To me, he seemed a bit of an idiot, but that’s how I felt about most people. I was now in a completely new arena and I would have to be careful I didn’t let the fact that everyone I’d ever met had lived up to my incredibly low expectations blind me to the possibility of competence existing in this world.

As we approached the doors to the building Neil had shown me around earlier, Raffo pulled a card out of his pocket and waved it at the sensor, which turned green. He pushed through the doors like he was coming to work like any other day. Once inside, the lights came on their own and revealed an empty and silent foyer.

“There are no cameras or microphones here,” said Raffo, taking off his mask. “Any information that can be captured on a transferrable media is considered a security risk.” He held up the card he had used to activate the door. “This ID belongs to Tammy. It will confuse the system for now, but it will only buy us some time, not save us from facing the consequences of our actions. We may be found out any time so be prepared.”

“Prepared to do what?” I asked him. He stared at me for a long time until I regretted asking. “And didn’t those guards all recognise you?”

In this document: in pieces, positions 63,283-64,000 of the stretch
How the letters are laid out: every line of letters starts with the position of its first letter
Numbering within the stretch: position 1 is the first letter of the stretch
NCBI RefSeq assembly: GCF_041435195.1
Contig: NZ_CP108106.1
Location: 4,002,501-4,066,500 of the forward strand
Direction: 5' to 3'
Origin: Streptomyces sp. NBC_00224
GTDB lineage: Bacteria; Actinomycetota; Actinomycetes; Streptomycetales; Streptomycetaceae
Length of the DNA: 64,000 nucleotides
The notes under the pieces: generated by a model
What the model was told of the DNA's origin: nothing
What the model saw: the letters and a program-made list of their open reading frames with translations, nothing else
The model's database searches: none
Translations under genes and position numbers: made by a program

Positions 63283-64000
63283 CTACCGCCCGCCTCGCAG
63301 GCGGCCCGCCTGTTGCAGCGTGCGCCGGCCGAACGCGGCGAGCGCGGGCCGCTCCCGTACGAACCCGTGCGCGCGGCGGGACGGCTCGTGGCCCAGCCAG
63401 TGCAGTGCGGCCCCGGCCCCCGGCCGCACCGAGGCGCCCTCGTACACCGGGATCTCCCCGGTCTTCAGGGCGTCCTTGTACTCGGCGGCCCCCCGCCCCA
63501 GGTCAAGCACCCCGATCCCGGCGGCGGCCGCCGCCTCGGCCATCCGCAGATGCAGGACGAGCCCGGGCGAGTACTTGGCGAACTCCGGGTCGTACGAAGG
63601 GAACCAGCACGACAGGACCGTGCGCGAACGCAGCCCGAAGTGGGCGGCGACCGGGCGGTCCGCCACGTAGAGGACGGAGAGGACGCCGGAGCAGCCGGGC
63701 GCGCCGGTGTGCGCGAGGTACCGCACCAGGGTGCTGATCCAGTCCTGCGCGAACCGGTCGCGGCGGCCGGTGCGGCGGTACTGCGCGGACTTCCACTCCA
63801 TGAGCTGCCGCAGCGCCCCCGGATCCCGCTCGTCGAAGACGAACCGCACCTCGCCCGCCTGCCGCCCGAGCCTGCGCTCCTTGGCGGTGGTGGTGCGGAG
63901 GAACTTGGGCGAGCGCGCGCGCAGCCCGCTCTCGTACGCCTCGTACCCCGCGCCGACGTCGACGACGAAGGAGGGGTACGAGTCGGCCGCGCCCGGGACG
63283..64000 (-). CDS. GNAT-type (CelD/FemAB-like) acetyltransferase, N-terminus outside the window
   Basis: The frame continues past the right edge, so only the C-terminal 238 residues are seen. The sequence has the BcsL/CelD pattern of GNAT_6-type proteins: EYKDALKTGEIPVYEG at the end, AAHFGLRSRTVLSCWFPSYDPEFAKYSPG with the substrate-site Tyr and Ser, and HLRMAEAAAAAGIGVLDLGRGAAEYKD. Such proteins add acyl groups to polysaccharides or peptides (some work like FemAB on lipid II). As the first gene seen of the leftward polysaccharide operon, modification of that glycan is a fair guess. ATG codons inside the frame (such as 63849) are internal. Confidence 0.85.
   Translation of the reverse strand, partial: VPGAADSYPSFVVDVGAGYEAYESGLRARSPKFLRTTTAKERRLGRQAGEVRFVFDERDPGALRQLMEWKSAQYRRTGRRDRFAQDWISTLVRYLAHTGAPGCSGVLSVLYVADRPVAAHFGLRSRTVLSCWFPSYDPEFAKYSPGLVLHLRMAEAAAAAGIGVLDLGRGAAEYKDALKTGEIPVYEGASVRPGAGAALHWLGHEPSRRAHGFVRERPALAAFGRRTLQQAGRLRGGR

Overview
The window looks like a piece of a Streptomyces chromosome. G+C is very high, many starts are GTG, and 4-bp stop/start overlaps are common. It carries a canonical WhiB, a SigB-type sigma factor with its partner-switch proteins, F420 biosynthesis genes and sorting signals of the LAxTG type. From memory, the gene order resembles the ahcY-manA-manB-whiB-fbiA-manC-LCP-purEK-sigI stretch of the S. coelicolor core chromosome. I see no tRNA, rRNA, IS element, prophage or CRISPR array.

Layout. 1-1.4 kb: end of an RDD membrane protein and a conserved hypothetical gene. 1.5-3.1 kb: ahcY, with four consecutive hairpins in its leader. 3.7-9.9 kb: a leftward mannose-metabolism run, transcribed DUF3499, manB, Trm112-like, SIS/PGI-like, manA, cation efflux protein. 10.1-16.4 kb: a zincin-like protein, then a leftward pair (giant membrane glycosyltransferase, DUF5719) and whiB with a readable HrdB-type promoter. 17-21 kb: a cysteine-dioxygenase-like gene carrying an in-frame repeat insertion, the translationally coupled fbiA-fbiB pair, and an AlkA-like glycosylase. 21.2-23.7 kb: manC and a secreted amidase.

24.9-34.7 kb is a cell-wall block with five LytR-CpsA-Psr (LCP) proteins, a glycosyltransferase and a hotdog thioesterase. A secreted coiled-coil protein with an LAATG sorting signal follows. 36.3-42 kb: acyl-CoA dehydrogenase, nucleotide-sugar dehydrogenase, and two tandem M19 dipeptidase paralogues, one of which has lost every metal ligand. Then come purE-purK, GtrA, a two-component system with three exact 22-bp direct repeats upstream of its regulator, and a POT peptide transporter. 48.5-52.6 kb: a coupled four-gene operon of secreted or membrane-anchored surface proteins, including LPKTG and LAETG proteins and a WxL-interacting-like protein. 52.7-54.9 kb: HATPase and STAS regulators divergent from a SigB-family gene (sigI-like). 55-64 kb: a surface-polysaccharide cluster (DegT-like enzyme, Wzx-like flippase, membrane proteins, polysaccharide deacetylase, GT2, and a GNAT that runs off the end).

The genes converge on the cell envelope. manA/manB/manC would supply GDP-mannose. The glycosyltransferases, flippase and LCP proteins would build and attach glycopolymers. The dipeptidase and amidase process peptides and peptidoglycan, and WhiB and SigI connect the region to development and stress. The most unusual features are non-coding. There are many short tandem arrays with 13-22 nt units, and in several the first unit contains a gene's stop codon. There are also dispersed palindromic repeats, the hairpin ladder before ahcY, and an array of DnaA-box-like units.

“They won’t say anything. They are mute.”

“I’m pretty sure I’ve heard some of them speaking.”

“You are mistaken. They are mute, and neither can they read or write.”

“Wait, Archie’s whole security staff is comprised of illiterate mutes?” I’m all for hiring from disadvantaged communities, but that’s a pretty small pool to choose from. “Where did he find so many of them?”

“He didn’t find them, he made them that way. Follow me.”

Raffo walked through doors that slid open when he waved Tammy’s ID in front of them.

“He made them unable to read or write? And they didn’t mind? He must pay really well.”

“He can pull strings and bring people together,” said Raffo. “He can pull strings and make people do things.”

Lights came on where we walked and turned off where we’d been. I’d been here earlier with Neil but there had been a lot of people back then — many of whom, I’m pretty sure, were holding conversations and reading things — and Neil had been using a lot of jargon so I didn’t really understand what sort of work was conducted here. I didn’t particularly care, either. Just a lab where people ran tests in computers.

Now it felt eerie and cold. There were a lot of machines and odd pieces of equipment I couldn’t identify. There were contraptions that looked like they might be designed to hold something (or someone) using straps and bindings.

“This is my lab,” said Raffo. He swiped the card and nothing happened. “Oh.”

“Tammy’s card doesn’t work on your door?” I asked.

Raffo stared at me again. Seemed to be his default reaction to being called out. Better than bursting into tears, I guess. Slowly, he took out another ID card and used it to open the doors.

“It was just a delaying tactic,” he said defensively. “It served its purpose.”

The lab was white and sterile-looking. There were a lot more plants here than the other labs, huge trays covering every surface, leaving very little floor space. I pushed through foliage to keep up with Raffo.